Ray Kurzweil: Accelerating Tech Is Making Old Intellectual Property Laws Obsolete

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As technology and innovation move faster and faster, concerns over ownership and access continue to increase. In answer to a question at a Singularity University event, Ray Kurzweil suggested we need to rethink intellectual property laws to more realistically match today’s pace.

Intellectual property laws from the 19th century were envisioned with roughly 20-year cycles, he said, which was enough to give you a head-start on a new idea or invention and attract funding to see it through. But how relevant is a 20-year cycle today when a generation of technology can come and go in a year—and even that is set to speed up?

Attracting investment and capital is a critical function of intellectual property law. But the way things are currently structured, intellectual property laws are falling behind the pace of invention.

“Over the next 20 years, it’s going to be dozens of generations, and yet, we haven’t updated these laws at all. It’d be difficult to update them because it takes several years to actually issue a patent and have humans evaluate the novelness of an invention,” says Kurzweil.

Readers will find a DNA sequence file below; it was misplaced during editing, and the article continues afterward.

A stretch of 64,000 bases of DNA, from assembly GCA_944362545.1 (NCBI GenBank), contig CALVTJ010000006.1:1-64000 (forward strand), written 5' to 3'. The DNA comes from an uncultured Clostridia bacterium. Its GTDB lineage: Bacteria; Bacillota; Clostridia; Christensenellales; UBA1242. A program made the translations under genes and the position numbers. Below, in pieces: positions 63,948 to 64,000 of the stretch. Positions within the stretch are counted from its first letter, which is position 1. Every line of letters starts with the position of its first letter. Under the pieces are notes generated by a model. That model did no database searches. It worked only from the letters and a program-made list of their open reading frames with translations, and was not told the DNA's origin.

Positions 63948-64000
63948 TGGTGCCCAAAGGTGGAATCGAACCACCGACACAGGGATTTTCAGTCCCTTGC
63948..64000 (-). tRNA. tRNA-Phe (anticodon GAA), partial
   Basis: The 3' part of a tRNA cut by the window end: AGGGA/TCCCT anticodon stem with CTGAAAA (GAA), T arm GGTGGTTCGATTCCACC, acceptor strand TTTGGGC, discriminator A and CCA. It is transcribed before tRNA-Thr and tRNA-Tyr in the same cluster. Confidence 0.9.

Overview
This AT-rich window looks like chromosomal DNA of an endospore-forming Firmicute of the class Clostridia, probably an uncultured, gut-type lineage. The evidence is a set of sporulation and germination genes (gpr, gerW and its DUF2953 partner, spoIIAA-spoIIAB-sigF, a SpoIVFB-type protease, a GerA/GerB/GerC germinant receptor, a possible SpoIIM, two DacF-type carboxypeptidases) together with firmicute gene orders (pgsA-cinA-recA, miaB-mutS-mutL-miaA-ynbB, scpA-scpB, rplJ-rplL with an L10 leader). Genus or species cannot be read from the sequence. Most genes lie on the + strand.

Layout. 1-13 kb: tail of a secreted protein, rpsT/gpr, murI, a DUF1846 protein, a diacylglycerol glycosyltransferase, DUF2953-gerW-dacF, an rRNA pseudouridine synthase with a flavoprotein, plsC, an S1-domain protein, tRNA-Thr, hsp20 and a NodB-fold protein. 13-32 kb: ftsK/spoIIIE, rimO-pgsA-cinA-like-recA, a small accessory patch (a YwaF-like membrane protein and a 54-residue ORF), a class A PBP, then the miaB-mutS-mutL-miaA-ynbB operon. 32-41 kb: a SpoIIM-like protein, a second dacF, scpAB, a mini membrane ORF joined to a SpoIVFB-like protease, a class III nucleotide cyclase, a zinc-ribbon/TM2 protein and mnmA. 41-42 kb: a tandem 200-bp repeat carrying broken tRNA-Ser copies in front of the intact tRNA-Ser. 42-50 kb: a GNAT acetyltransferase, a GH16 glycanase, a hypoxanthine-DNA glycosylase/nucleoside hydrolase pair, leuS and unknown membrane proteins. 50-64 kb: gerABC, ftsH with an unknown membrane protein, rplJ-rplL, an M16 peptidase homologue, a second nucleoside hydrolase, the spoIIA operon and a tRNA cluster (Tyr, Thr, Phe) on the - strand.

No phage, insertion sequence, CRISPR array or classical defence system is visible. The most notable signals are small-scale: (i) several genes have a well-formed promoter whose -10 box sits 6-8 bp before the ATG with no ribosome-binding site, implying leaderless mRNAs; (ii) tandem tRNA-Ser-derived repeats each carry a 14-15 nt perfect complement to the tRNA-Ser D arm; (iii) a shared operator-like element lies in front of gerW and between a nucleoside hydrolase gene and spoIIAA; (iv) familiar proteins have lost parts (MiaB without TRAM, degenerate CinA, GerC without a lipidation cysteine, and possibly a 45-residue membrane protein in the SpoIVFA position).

Even as the laws lag, some businesses are changing their attitude toward IP. Many companies have begun open source initiatives, such as Google with TensorFlow, in part, to increase the quality of products via the feedback loops from users testing and verifying the software.

“Google has this great deep learning technology called TensorFlow, and it actually put the whole thing out in the public domain…It was controversial inside the company. These are the crown jewels: You’re going to give it to everybody? But it was actually felt that it would be better for everybody to use it and improve it.”


For years, Ray Kurzweil has been giving fireside chats at Singularity University. Now, some of his best questions and answers will be released every Thursday on Singularity University’s Ray K Q&A YouTube channel. Check back each week for the latest video.

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Andrew operates as a media producer and archivist. Generating backups of critical cultural data, he has worked across various industries — entertainment, art, and technology — telling emerging stories via recording and distribution.

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